4. Docker fits right into the DevOps. There are many tools for DevOps and if you are a DevOps engineer you will definitely be pleased to know that most tools come with support for Docker.
  5. Keep your local machine clean.Some developers find they can stop installing things to their local machine. Instead, they install into Docker containers, which they can configure and then dispose of, without changing system settings. For instance, you can choose to install MySQL using Docker than using Brew or Apt.

Installing Docker on your machine

The first thing you need to do is install Docker on your local machine. Head over to the Docker download page and download Docker to your machine. Make sure you select the correct software for your operating system.

Docker download screenshot

When the download is complete, run the software and follow the wizard that is specific to your operating system.

When the installation is complete, you can launch your terminal and run the command below to know if Docker was installed successfully:

$ docker --version

When you run the command you should see the version of the Docker engine installed on your machine. If you do not see this, it means Docker was not installed or the Docker daemon is turned off and you will need to run the Docker CE software again.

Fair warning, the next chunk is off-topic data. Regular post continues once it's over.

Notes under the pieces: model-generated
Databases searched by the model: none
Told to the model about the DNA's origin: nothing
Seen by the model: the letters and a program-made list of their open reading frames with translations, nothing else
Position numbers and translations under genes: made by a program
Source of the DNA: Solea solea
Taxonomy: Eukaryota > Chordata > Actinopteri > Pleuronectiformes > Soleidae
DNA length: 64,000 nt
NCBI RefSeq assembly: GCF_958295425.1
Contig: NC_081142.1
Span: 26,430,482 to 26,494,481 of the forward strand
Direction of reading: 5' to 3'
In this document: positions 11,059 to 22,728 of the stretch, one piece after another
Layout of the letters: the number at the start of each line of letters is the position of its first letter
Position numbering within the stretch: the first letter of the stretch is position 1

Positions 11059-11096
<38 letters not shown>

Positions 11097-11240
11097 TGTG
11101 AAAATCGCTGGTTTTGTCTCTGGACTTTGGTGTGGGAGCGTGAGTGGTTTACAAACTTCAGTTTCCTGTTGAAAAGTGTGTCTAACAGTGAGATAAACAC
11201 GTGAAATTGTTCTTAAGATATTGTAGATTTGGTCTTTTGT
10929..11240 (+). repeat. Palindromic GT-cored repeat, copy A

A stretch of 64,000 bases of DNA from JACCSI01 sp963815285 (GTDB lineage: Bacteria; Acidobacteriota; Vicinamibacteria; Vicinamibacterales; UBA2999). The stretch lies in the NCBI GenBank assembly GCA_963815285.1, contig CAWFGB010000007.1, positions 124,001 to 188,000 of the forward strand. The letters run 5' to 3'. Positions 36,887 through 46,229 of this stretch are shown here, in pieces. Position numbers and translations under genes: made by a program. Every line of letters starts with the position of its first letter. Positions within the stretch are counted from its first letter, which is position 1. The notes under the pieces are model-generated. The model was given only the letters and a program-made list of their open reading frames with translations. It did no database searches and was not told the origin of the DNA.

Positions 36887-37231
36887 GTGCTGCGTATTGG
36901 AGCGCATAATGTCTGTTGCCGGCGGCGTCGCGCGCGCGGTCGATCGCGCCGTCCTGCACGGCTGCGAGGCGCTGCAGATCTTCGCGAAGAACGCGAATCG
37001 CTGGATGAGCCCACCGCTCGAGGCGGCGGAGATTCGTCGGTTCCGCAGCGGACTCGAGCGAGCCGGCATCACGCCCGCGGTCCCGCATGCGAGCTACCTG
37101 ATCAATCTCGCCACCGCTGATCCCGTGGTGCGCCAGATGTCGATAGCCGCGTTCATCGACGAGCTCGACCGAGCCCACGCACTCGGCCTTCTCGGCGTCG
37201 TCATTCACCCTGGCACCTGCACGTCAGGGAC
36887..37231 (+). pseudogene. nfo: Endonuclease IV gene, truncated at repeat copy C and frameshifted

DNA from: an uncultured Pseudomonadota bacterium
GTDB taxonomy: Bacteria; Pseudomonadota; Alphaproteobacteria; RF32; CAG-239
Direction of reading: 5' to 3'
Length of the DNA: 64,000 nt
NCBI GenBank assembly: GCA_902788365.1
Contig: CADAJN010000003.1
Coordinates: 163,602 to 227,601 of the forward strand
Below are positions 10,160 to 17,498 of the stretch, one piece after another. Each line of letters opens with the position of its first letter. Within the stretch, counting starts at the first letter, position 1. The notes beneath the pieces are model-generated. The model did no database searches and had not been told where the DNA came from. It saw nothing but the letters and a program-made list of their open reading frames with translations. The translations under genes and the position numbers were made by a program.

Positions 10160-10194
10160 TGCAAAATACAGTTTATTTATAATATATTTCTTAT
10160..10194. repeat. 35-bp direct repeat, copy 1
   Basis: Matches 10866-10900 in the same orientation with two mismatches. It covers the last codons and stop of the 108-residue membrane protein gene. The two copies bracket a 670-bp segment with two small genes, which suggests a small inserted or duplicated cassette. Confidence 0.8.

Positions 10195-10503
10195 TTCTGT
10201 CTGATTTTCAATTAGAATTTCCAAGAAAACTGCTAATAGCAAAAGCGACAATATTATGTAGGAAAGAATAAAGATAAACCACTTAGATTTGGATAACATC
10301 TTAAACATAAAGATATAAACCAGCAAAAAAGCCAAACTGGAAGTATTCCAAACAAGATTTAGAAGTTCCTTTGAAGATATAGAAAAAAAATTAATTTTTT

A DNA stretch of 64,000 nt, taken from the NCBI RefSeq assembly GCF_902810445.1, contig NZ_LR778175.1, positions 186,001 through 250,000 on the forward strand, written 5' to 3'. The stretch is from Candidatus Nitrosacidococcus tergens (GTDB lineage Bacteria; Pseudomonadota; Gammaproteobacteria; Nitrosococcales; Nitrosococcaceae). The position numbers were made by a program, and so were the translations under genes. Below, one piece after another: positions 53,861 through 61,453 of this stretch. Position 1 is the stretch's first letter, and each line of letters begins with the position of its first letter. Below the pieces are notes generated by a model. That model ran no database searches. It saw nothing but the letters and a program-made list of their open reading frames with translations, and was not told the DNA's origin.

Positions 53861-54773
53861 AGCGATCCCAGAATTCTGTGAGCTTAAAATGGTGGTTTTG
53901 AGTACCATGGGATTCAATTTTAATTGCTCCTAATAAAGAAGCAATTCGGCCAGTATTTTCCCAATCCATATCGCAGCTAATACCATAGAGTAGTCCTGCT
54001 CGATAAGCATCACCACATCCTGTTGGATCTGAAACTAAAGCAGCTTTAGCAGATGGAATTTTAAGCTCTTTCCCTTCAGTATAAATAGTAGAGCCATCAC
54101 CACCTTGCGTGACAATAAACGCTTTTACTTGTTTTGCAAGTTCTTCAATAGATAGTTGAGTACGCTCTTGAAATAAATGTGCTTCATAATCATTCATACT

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Installing Docker on an Ubuntu server

If you are installing Docker onto an Ubuntu server, you may not be able to use the GUI so you will need to use the command line to install Docker. To do this, in your terminal, run the following command:

$ curl -fsSL https://download.docker.com/linux/ubuntu/gpg | sudo apt-key add

This will add the GPG key for the official Docker repository to the system. Next, run:

$ sudo add-apt-repository "deb [arch=amd64] https://download.docker.com/linux/ubuntu $(lsb_release -cs) stable"

The command above will add the Docker repository to APT sources. Next, run the following commands:

$ sudo apt-get update